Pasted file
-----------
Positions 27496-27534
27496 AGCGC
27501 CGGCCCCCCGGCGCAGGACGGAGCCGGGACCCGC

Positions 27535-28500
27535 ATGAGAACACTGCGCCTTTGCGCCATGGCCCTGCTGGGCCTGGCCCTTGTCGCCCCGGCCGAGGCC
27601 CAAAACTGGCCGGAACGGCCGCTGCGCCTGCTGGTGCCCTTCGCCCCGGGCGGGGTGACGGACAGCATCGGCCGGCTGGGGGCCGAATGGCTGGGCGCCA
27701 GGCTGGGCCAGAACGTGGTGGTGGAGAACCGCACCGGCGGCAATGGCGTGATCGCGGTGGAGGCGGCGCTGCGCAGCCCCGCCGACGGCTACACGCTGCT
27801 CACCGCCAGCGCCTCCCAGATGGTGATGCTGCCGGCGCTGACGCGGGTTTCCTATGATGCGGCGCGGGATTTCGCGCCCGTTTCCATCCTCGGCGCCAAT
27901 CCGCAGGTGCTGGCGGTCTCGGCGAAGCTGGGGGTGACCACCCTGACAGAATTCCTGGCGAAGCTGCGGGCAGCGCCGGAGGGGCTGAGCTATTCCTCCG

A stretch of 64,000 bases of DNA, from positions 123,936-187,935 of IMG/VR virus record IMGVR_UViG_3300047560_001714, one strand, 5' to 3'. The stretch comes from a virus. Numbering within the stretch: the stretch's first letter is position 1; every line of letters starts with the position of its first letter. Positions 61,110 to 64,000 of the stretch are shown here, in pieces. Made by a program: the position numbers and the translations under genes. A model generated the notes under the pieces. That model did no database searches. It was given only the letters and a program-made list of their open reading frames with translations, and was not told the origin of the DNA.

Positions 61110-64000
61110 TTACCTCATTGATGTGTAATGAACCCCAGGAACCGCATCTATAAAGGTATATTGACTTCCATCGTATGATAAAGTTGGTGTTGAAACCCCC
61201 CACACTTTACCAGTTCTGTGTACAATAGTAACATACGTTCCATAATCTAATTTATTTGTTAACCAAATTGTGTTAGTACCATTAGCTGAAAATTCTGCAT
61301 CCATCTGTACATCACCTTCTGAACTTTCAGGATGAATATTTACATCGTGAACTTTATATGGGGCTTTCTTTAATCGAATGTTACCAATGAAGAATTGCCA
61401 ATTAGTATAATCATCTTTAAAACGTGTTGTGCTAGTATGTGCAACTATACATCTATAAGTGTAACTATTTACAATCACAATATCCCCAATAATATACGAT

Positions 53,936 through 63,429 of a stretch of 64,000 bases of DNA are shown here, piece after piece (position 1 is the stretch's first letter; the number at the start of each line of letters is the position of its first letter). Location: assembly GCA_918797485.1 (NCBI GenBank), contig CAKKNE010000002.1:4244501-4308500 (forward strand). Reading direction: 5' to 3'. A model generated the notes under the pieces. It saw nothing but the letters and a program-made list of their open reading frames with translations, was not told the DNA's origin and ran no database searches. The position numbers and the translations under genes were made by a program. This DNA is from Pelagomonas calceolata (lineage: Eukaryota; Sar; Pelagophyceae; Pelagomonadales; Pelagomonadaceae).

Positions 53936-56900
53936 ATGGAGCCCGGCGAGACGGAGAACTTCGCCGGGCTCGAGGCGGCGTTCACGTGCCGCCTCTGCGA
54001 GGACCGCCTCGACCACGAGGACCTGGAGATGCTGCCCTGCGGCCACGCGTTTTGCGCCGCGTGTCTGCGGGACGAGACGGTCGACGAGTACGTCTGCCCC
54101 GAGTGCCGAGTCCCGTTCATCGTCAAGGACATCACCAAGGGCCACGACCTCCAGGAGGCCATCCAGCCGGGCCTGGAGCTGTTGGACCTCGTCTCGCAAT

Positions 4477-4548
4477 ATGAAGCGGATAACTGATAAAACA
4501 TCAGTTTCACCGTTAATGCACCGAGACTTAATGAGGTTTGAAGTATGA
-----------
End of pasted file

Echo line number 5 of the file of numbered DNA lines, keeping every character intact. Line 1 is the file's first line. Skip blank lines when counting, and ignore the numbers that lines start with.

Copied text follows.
27535 ATGAGAACACTGCGCCTTTGCGCCATGGCCCTGCTGGGCCTGGCCCTTGTCGCCCCGGCCGAGGCC